London: Lawyers for a Pakistani man who says
his father was killed in an American drone strike called on
Britain on Saturday to reveal whether it provided intelligence to
help the US launch the attacks.
British lawyers Leigh Day and Co have written a letter to
Foreign Secretary William Hague, demanding answers over
London's alleged links to the CIA's covert drone war.
In particular, they want to know whether British
intelligence was used in the March attack in northwest
Pakistan that they claim killed the father of their client,
The lawyers cite media reports which detail how British
intelligence agencies provided information on the location of
militants targeted by the drones.
"We ask the foreign secretary whether any information is
being passed by agents of the UK government to US government
forces to assist in these attacks," said Richard Stein, head
of Leigh Day and Co's human rights team.
"Unless it is categorically denied that the UK continues
to pass such information to the US government forces, we
require a clear policy statement of the arrangements which are
in place and circumstances in which the UK considers it to be
lawful to do so," he added in a statement.
Clive Stafford Smith, head of British legal charity
Reprieve, added: "CIA drone strikes are killing huge numbers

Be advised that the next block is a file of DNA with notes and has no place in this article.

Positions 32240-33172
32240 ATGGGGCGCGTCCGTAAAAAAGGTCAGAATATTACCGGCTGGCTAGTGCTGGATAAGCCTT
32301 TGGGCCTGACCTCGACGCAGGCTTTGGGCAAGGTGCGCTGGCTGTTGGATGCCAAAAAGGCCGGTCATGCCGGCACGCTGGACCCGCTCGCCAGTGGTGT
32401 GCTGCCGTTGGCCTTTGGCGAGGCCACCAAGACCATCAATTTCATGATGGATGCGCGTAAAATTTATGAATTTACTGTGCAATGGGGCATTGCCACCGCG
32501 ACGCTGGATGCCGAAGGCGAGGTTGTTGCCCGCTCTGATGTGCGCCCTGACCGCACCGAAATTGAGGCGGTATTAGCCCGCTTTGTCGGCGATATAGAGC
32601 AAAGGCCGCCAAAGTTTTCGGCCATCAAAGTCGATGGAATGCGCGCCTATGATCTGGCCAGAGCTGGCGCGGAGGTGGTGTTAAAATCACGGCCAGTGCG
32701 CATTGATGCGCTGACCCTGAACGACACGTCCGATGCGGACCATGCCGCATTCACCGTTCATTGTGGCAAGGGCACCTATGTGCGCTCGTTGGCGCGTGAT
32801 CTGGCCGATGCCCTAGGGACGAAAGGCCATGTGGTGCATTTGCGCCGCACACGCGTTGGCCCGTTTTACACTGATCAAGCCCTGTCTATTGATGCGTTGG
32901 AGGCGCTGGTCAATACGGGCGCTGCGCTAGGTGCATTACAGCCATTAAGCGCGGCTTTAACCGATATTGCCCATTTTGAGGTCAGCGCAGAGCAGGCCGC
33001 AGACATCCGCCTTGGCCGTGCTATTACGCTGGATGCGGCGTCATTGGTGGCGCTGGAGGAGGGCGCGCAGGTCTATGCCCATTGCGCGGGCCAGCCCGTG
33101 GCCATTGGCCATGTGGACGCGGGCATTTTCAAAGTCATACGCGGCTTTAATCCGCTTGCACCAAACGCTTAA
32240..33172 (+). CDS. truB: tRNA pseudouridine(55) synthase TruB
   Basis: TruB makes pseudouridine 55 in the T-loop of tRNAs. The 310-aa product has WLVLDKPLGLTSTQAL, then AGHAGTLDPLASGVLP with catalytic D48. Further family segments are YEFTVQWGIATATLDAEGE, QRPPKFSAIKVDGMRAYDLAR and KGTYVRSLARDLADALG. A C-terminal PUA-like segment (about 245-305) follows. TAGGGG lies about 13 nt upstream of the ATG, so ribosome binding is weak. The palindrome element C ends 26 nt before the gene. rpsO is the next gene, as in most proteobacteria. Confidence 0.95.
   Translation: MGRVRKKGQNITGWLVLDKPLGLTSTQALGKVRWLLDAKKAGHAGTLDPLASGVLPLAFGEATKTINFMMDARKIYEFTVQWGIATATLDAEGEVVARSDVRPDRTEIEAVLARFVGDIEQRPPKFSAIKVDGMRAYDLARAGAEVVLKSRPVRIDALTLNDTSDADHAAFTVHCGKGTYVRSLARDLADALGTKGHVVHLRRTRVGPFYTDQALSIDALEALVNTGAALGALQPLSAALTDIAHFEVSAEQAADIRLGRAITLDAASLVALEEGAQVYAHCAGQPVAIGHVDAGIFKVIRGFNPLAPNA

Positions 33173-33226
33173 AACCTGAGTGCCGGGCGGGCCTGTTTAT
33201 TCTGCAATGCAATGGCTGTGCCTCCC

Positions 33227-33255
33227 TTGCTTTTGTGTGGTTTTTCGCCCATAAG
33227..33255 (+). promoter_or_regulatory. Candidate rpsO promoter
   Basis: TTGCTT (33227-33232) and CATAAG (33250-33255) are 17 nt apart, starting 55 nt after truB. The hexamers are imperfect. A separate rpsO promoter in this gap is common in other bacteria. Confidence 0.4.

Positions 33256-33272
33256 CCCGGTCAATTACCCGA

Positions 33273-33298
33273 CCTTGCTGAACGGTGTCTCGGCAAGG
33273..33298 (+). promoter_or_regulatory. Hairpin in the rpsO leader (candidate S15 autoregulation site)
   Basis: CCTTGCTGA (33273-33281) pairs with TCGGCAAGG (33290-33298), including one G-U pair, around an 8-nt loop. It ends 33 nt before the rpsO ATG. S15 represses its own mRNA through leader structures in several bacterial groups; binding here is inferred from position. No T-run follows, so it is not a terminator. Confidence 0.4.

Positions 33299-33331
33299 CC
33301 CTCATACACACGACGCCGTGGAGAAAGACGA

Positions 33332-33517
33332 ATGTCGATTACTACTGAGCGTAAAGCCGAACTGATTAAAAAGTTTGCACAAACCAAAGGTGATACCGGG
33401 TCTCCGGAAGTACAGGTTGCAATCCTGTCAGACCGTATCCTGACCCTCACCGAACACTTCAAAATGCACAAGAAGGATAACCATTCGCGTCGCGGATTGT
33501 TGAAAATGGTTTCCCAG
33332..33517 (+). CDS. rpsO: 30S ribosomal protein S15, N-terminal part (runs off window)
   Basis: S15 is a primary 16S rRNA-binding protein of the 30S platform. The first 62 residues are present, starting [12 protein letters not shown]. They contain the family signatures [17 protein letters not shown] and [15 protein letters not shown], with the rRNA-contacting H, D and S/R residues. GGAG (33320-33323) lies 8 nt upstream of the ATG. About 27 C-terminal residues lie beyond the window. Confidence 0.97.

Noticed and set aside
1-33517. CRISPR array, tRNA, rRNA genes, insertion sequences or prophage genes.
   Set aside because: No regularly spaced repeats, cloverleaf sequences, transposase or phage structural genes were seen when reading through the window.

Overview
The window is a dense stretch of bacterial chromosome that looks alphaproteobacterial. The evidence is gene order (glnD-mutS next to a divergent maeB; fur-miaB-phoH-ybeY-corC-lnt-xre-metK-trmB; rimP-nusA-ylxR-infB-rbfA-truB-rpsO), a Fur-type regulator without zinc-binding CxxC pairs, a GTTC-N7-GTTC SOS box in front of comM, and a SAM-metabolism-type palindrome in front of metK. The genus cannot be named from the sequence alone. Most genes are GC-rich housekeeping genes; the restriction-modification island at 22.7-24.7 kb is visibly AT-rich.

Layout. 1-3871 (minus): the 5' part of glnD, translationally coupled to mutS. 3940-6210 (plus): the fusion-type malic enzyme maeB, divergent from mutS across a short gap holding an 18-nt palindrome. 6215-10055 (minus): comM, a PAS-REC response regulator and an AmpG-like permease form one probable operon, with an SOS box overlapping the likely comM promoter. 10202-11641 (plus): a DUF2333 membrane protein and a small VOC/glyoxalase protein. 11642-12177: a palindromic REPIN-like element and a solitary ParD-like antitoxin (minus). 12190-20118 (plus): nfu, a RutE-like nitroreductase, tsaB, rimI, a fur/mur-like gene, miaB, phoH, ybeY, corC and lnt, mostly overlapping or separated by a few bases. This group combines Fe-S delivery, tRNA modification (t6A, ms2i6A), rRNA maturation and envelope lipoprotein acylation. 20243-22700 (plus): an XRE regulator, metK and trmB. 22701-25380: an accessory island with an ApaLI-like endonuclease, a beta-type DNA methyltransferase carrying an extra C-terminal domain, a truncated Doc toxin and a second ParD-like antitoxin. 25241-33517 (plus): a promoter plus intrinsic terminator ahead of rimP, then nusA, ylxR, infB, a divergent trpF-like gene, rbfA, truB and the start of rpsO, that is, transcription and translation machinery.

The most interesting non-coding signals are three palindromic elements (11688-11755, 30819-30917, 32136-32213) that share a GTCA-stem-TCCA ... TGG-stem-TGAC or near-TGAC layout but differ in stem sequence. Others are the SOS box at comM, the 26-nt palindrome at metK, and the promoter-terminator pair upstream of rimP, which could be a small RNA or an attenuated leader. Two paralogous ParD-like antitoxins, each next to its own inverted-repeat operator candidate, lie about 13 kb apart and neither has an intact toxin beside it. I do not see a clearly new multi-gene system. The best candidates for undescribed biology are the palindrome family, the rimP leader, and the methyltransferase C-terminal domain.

of civilians and destabilising Pakistan.
"The British people have a right to know what their
country's policy is regarding our involvement in this illegal
and disastrous campaign."
A Foreign Office spokesman said: "We will study this
letter closely and respond to the issues raised."
The raids by the CIA's fleet of unmanned aircraft target
al Qaeda and Taliban extremists in northwest Pakistan.
Islamabad has tacitly consented to the drone campaign,
which many Pakistanis see as a violation of their country's
But the US was this month forced to start evacuating the
Shamsi air base in southwest Pakistan, understood to be a hub
for drone strikes, following an outcry over a NATO air raid on
Pakistan's border that left 24 of its soldiers dead.
First Published: Sunday, December 18, 2011, 00:00